The MessageText column (or Message column if using SQL Integrity Check) for the Level 16 error messages will contain just about everything you need to know to figure out what kind of corruption you have, how wide-spread the corruption is, and how best to deal with it with minimal or no data loss. The message will tell which pages in which files have corruption in the format of (<file number>:<page number>). In the image above, you see three different pages listed in the Level 16 messages: (1:1), (1:6), and (1:7). The messages are referring to page numbers 1, 6, and 7 in file number 1.
You can query sys.database_files or sys.master_files to see which file holds the corrupted page. These particular messages indicate a problem with only one page though. If you read the messages carefully, it says that page (1:1) has incorrect values for pages (1:6) and (1:7). Page (1:1) is the only corrupt page detected in this example. This brings me to the second tip.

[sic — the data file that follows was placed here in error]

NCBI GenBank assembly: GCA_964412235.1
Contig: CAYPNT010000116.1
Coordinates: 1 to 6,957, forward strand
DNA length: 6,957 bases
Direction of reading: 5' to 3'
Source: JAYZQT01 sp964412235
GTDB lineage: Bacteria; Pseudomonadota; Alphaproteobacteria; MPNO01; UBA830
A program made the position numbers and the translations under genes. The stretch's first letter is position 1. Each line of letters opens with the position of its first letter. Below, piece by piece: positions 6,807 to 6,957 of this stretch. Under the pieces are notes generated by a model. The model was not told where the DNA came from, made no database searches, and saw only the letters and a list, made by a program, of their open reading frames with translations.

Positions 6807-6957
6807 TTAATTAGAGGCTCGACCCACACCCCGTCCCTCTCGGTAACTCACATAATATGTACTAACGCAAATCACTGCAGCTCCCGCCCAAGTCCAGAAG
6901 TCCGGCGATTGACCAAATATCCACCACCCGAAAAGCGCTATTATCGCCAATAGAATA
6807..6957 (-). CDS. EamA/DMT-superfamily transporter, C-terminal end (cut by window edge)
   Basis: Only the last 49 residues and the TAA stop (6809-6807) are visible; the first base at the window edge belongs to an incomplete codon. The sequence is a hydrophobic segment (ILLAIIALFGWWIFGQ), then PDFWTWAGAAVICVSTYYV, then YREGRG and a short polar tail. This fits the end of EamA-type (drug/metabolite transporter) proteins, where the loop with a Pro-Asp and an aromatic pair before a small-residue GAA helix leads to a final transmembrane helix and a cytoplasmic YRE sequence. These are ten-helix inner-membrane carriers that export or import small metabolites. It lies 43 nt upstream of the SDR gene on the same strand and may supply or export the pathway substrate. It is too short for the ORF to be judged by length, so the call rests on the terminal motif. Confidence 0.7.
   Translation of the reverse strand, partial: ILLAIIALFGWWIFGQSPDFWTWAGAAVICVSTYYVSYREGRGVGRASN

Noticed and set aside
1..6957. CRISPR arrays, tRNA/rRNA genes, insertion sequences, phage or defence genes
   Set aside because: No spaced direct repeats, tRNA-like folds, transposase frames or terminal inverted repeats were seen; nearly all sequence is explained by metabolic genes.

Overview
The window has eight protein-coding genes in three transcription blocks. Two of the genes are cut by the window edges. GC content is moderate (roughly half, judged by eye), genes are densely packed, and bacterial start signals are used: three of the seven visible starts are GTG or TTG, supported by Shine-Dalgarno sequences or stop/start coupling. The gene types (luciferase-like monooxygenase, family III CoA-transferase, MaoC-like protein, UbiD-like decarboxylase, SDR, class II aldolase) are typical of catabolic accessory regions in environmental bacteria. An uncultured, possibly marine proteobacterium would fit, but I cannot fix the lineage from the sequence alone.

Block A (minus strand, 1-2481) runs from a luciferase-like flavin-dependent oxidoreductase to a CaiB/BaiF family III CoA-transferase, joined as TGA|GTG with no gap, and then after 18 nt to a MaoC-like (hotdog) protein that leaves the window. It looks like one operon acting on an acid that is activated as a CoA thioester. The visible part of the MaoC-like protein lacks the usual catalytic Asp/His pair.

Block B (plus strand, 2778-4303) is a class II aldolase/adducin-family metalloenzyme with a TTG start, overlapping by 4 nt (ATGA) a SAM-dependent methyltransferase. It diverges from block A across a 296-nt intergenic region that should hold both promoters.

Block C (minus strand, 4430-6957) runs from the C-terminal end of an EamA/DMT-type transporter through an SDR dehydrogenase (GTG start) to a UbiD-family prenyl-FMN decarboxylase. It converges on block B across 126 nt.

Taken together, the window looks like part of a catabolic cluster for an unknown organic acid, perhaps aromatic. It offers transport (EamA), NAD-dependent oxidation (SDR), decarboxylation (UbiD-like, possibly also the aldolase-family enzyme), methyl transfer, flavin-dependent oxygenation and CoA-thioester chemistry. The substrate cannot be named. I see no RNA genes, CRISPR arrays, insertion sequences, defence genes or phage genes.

Once you know which messages to focus on, identify what is corrupted. Determine the object that is corrupted and that will tell you what kind of corruption you have. The messages can tell you a wide range of ID values depending on what is corrupted. Focus on the IDs that it gives you and narrow it down to exactly what is corrupted.
For the above example, the only key IDs the messages gave us were the page IDs. The first 8 pages of a data file are system pages commonly referred to allocation pages. The pages actually contain more than just allocation information, but for consistency with standard terminology, we will use the term allocation pages.
The first 8 pages of a file are:
- Page 0: File header page
- Page 1: First Page Free Space (PFS) page
- Page 2: First Global Allocation Map (GAM) page
- Page 3: First Shared Global Allocation Map (SGAM) page
- Page 4: No longer used
- Page 5: No longer used
- Page 6: First Differential Changed Map (DCM) page
- Page 7: First Bulk Changed Map (BCM) page
Pages 1, 2, 3, 6, and 7 also repeat throughout the file. We’ll get into that more when we talk about how to fix allocation page corruption.